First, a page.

Globalization is an extraordinary phenomenon affecting virtually everything in our lives. And it is imperative that we understand the operation of economic power in a globalized world if we are to address the most challenging issues our world is facing today, from climate change to world hunger and poverty.
This revolutionary work rethinks globalization as a power system feeding from, and in competition with, the state system. Cutting across disciplines of law, politics and economics, it explores how multinational enterprises morphed into world political organisations with global reach and power, but without the corresponding responsibilities.
In illuminating how the concentration of property rights within corporations has led to the rejection of democracy as an ineffective system of government and to the rise in inequality, Robé offers a clear pathway to a fairer and more sustainable power system.
Anyone working, or planning to work, as an advocate for people who need help in dealing with public services will want to read this book. Advocacy is an area of increasing importance in service provision, where new ways of working have to be found that increasingly create an enabling, rather than a providing, state. Advocacy has an important part to play in this shift.
Based on the experience of real advocates, “Speaking to power” is written in a vivid, jargon-free style. As well as practical chapters on ‘what advocates do’, using case studies from Scotland where important developments are taking place, the book discusses how advocacy fits into the broader scheme of things. Donnison describes and discusses examples of advocacy, with chapters dealing with management, training and evaluation of the work. The book concludes with a thought-provoking discussion of various strategies which help vulnerable people speak to power on more equal terms.
“Speaking to power” will be particularly helpful to advocates working with people who have mental health or learning difficulties, for doctors, nurses and social workers involved in advocacy, and for students preparing to enter those professions. It will also be of interest to students of social policy and other readers concerned about Britain’s broader social and political development.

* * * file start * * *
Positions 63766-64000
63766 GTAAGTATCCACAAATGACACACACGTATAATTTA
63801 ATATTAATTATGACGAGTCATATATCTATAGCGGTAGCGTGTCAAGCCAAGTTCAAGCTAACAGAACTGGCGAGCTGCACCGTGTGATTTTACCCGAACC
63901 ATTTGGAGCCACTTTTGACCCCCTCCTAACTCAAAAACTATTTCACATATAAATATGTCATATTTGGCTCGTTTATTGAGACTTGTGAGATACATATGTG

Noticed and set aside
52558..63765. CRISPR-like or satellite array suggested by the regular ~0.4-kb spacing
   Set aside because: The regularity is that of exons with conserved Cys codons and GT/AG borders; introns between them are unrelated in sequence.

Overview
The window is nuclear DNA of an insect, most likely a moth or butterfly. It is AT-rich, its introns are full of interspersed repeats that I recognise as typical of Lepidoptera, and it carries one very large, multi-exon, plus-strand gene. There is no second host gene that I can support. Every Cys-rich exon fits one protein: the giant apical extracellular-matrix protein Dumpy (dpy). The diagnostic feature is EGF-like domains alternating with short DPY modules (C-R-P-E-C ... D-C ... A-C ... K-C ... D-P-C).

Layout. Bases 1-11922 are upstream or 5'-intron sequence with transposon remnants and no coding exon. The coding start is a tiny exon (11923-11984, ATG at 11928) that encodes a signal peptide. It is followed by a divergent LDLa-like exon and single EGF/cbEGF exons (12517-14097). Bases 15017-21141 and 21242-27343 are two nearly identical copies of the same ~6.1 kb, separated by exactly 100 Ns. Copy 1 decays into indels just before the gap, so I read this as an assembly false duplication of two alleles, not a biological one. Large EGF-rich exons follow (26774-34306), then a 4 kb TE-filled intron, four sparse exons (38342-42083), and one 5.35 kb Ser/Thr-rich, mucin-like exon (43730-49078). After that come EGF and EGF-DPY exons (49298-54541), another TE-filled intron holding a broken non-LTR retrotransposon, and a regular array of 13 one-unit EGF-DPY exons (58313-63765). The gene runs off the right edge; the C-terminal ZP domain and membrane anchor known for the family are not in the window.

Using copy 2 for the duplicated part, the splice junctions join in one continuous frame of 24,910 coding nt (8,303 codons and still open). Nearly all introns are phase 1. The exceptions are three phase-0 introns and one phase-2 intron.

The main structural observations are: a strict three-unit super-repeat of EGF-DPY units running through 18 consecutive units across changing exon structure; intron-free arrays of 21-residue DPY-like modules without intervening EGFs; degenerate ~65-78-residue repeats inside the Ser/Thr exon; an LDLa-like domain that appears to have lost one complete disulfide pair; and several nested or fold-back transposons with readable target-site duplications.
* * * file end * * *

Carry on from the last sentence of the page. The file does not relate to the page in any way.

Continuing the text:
The increasing impact of neoliberalism across the globe means that a complex interplay of democratic, economic and managerial rationalities now frame the parameters and practices of community development. This book explores how contemporary politics, and the power relations it reflects and projects, is shaping the field today.
This first title in the timely Rethinking Community Development series presents unique and critical reflections on policy and practice in Taiwan, Australia, India, South Africa, Burundi, Germany, the USA, Ireland, Malawi, Ecuadorian and Peruvian Amazonia and the UK. It addresses the global dominance of neoliberalism, and the extent to which practitioners, activists and programmes can challenge, critique, engage with or resist its influence.
Addressing key dilemmas and challenges being navigated by students, academics, professionals and activists, this is a vital intellectual and practical resource.
Public participation is central to a wide range of current public policies - not only in the UK, but elsewhere in the developed and the developing world. There are substantial aspirations for what enhanced participation can achieve. This book offers a critical examination of both the discourse and practice of participation in order to understand the significance of this explosion in participatory forums, and the extent to which such practices represent a fundamental change in governance. Based on 17 case studies across a range of policy areas in two English cities, the authors address key issues such as: the way in which notions of the public are constructed; the motivation of participants; how the interests and identities of officials and citizens are negotiated within forums; and the ways in which institutions enable and constrain the development of participation initiatives. Much of the literature on public participation is highly normative. This book draws from detailed empirical work, theories of governance, of deliberative democracy and social movements to offer a nuanced account of the dynamics of participation and to suggest why experiences of this can be frustrating as well as transformative. This book will be essential reading for students of public and social policy and offers important insights for those directly engaged in developing participation initiatives across the public sector